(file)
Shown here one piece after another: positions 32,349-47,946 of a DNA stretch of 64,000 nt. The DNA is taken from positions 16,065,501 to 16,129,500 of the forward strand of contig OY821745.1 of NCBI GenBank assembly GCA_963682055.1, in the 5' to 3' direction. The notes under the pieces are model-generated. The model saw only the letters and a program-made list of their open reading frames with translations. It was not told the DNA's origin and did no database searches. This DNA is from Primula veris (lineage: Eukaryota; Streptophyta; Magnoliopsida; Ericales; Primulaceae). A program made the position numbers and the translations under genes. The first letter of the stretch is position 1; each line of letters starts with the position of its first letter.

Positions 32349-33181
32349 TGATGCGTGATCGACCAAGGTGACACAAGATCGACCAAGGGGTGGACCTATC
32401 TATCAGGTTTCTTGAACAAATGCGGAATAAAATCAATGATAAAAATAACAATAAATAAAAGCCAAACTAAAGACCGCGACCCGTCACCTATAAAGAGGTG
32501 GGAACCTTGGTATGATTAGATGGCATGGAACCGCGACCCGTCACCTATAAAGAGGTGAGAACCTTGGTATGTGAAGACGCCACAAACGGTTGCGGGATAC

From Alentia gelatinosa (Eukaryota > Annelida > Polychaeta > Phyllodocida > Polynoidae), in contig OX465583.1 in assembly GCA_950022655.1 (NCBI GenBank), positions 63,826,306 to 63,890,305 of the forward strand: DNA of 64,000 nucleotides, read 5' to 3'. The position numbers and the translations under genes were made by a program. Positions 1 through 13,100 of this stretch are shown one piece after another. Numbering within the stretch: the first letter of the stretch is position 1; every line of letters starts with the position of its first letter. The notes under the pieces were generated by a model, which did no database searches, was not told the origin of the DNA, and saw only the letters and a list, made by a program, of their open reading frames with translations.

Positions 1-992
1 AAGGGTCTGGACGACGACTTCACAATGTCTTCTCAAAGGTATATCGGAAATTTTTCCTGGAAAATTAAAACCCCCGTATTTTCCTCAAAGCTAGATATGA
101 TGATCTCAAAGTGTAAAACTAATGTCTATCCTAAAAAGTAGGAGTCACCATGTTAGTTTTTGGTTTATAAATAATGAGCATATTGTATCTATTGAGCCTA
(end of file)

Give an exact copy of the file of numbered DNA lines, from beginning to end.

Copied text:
Shown here one piece after another: positions 32,349-47,946 of a DNA stretch of 64,000 nt. The DNA is taken from positions 16,065,501 to 16,129,500 of the forward strand of contig OY821745.1 of NCBI GenBank assembly GCA_963682055.1, in the 5' to 3' direction. The notes under the pieces are model-generated. The model saw only the letters and a program-made list of their open reading frames with translations. It was not told the DNA's origin and did no database searches. This DNA is from Primula veris (lineage: Eukaryota; Streptophyta; Magnoliopsida; Ericales; Primulaceae). A program made the position numbers and the translations under genes. The first letter of the stretch is position 1; each line of letters starts with the position of its first letter.

Positions 32349-33181
32349 TGATGCGTGATCGACCAAGGTGACACAAGATCGACCAAGGGGTGGACCTATC
32401 TATCAGGTTTCTTGAACAAATGCGGAATAAAATCAATGATAAAAATAACAATAAATAAAAGCCAAACTAAAGACCGCGACCCGTCACCTATAAAGAGGTG
32501 GGAACCTTGGTATGATTAGATGGCATGGAACCGCGACCCGTCACCTATAAAGAGGTGAGAACCTTGGTATGTGAAGACGCCACAAACGGTTGCGGGATAC

From Alentia gelatinosa (Eukaryota > Annelida > Polychaeta > Phyllodocida > Polynoidae), in contig OX465583.1 in assembly GCA_950022655.1 (NCBI GenBank), positions 63,826,306 to 63,890,305 of the forward strand: DNA of 64,000 nucleotides, read 5' to 3'. The position numbers and the translations under genes were made by a program. Positions 1 through 13,100 of this stretch are shown one piece after another. Numbering within the stretch: the first letter of the stretch is position 1; every line of letters starts with the position of its first letter. The notes under the pieces were generated by a model, which did no database searches, was not told the origin of the DNA, and saw only the letters and a list, made by a program, of their open reading frames with translations.

Positions 1-992
1 AAGGGTCTGGACGACGACTTCACAATGTCTTCTCAAAGGTATATCGGAAATTTTTCCTGGAAAATTAAAACCCCCGTATTTTCCTCAAAGCTAGATATGA
101 TGATCTCAAAGTGTAAAACTAATGTCTATCCTAAAAAGTAGGAGTCACCATGTTAGTTTTTGGTTTATAAATAATGAGCATATTGTATCTATTGAGCCTA